‘We asked the question, why are people paying for designers when all they really do is push buttons on the computer? it’s the machine that does all the work’.
In a controversial move the software giant ‘Adobe Systems’ have announced they are going to begin removing professional designers from the work place starting as soon as mid 2019 in what has been coined ‘Project fuck it, why not?’. Adobe being known best for their cloud based applications and the owner of the online portfolio site ‘Behance’ have always attempted to take on projects to, in their words, ‘help better the industry’.
When asked to describe their reasoning for such an act and how it would unfold a spokeswoman for the company released a statement saying:
‘While we have full empathy for professionals in the industry, we’d like to think they’ll understand that the only way we can all truly take creativity to a whole new level is by removing them from the work place completely. An automated machine can produce far more work, to the same standard as any human can, without the need for annoyances like food, sleep and a wage. Realistically consumers don’t want work with personality, or a soul, they want it to be produced in a concrete room by a robot that may one day rise up and take over the world.’
When asked if Adobe believes they could face resistance the spokeswoman continued:
‘We’re currently expecting a small amount of resistance during stage one of the process entitled ‘The great merge’, whereby creatives are collected and taken to our specially designed reassignment camps. We also wish to minimise hostile behaviour as much as possible, however we have made the decision that anyone who refuses to relinquish their Wacom tablet will be shot on site’.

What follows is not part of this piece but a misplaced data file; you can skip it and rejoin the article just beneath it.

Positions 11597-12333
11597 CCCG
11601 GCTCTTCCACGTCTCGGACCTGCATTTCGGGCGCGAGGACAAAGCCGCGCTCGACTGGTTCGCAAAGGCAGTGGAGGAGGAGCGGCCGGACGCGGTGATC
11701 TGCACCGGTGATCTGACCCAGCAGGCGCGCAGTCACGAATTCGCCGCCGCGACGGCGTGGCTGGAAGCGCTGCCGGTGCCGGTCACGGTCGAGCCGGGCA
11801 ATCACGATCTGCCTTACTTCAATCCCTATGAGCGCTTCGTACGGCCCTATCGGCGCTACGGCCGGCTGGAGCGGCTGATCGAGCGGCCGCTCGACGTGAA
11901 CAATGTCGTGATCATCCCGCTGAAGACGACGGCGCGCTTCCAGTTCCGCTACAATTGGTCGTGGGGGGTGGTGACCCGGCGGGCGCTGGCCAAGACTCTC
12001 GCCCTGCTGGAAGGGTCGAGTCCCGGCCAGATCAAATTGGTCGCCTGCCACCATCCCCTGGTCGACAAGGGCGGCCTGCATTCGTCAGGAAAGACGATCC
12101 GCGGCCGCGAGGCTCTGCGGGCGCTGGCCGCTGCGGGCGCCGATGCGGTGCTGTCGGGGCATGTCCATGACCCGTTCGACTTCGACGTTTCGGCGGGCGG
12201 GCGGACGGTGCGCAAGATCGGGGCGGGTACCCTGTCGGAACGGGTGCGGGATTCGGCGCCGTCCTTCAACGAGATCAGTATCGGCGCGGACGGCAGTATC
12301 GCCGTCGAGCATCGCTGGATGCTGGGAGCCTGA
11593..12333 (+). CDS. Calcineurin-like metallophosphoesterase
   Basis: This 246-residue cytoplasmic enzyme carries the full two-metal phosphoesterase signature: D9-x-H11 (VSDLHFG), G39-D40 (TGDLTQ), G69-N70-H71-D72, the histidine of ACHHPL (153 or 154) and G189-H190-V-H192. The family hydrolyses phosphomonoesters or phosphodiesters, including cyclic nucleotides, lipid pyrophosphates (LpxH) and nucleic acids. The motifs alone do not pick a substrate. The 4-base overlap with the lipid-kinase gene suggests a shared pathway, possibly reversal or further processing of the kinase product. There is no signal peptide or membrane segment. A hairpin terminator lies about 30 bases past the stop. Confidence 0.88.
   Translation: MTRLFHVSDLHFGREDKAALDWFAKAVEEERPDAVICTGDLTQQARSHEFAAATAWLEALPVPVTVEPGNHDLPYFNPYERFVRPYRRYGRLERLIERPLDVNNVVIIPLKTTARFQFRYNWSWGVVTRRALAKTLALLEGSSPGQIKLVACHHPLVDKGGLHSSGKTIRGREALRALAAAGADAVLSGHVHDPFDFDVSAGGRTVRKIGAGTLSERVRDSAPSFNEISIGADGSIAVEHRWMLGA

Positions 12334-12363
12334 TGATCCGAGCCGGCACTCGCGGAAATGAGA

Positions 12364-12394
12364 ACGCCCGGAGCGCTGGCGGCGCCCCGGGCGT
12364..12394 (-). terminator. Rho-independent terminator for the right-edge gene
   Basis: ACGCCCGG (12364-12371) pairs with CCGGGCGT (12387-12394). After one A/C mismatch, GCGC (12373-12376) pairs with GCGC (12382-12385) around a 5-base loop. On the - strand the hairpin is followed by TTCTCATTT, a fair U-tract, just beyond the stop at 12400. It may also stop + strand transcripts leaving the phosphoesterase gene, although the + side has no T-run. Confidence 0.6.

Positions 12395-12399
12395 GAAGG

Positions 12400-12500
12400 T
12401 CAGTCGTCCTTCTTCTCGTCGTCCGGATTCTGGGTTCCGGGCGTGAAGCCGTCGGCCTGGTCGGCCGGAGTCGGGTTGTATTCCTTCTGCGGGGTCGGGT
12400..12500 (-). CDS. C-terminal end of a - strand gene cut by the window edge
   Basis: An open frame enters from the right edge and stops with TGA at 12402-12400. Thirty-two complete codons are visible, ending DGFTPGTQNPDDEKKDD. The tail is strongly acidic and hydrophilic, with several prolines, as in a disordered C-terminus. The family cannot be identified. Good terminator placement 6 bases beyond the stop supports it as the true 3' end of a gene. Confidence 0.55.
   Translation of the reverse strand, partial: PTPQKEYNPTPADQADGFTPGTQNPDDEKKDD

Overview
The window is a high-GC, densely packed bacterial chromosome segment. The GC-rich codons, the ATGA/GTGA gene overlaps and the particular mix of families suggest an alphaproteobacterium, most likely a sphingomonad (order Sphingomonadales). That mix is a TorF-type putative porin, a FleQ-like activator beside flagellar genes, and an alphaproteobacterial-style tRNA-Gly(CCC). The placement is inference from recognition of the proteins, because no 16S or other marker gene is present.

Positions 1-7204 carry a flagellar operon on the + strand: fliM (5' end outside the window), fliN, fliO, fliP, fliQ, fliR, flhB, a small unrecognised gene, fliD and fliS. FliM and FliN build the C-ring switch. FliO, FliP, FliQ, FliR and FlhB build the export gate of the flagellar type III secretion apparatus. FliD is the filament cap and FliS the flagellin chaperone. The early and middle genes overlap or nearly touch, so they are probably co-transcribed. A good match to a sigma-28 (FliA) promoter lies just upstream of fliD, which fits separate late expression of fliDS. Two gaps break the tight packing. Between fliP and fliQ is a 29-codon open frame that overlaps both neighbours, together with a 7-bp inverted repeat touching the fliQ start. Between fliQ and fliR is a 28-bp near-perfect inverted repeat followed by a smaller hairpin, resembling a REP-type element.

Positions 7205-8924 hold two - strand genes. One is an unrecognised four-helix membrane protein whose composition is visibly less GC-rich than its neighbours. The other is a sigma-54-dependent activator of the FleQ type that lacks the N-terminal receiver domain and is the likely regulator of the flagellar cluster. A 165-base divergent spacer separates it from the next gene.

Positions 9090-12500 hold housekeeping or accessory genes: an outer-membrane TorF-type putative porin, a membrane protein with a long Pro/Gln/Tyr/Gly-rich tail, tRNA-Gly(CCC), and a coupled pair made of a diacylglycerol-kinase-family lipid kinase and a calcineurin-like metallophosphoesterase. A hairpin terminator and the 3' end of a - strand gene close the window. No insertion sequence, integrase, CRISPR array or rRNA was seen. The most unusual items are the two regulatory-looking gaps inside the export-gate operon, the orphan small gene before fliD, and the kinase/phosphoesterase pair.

While the decision will come as no surprise to many, a number of industry professionals have come forward stating they are completely apposed to the decision. These people include renowned creative directors and studio owners who have spent their lives building a career, to recent graduates who have realised they’ve wasted the last three years of their lives and maybe management training for Subway wasn’t such a bad idea.
Despite the internal frustration Adobe have so far found very little resistance from outside of the industry, with a variety of people overjoyed by the fact they will now have to pay a fraction of the cost to get their design work created. Bob, an operations director for a high ranking software development company stated:
‘I think it’s great news! The fact I’ll be hit with a bill half the amount as usual means I won’t have to follow the usual process of ignoring an invoice for 6 months until a cease and desist is issued, which I think we all know is just inconvenient. It also means I’ll be able to afford that 4th holiday to Benidorm with the wife.’
When we asked the spokeswoman if this new move by the company confirms previous allegations that Adobe have grown ‘to big for their boots’ and if being the industry standard for software had gone to their head? we were ordered to leave the premises and were quickly escorted out by security who were fully dressed in giant foam costumes made to look like the photoshop logo.
Needless to say the future for professionals in the creative industries remains uncertain at best, but on the plus side the standard of food coming from fast food vendors is sure to improve.